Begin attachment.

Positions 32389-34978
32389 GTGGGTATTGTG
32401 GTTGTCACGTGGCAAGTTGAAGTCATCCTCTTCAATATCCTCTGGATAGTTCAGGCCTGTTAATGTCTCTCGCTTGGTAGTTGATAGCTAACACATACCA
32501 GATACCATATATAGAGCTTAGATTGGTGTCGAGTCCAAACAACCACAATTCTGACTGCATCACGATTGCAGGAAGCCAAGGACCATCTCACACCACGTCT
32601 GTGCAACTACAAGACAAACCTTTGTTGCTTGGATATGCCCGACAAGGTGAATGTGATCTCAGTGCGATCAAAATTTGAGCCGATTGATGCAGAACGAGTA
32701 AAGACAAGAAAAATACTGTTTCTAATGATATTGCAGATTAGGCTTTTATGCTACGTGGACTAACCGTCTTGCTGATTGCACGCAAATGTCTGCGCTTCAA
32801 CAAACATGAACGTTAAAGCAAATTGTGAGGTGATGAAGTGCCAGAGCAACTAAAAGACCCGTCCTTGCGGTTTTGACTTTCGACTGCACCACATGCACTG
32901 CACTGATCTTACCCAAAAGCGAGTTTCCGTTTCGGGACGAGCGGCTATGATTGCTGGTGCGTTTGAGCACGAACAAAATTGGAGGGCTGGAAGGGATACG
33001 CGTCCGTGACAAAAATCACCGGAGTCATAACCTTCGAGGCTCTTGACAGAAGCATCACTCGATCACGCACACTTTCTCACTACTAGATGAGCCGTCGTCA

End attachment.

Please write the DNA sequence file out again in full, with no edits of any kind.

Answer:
Positions 32389-34978
32389 GTGGGTATTGTG
32401 GTTGTCACGTGGCAAGTTGAAGTCATCCTCTTCAATATCCTCTGGATAGTTCAGGCCTGTTAATGTCTCTCGCTTGGTAGTTGATAGCTAACACATACCA
32501 GATACCATATATAGAGCTTAGATTGGTGTCGAGTCCAAACAACCACAATTCTGACTGCATCACGATTGCAGGAAGCCAAGGACCATCTCACACCACGTCT
32601 GTGCAACTACAAGACAAACCTTTGTTGCTTGGATATGCCCGACAAGGTGAATGTGATCTCAGTGCGATCAAAATTTGAGCCGATTGATGCAGAACGAGTA
32701 AAGACAAGAAAAATACTGTTTCTAATGATATTGCAGATTAGGCTTTTATGCTACGTGGACTAACCGTCTTGCTGATTGCACGCAAATGTCTGCGCTTCAA
32801 CAAACATGAACGTTAAAGCAAATTGTGAGGTGATGAAGTGCCAGAGCAACTAAAAGACCCGTCCTTGCGGTTTTGACTTTCGACTGCACCACATGCACTG
32901 CACTGATCTTACCCAAAAGCGAGTTTCCGTTTCGGGACGAGCGGCTATGATTGCTGGTGCGTTTGAGCACGAACAAAATTGGAGGGCTGGAAGGGATACG
33001 CGTCCGTGACAAAAATCACCGGAGTCATAACCTTCGAGGCTCTTGACAGAAGCATCACTCGATCACGCACACTTTCTCACTACTAGATGAGCCGTCGTCA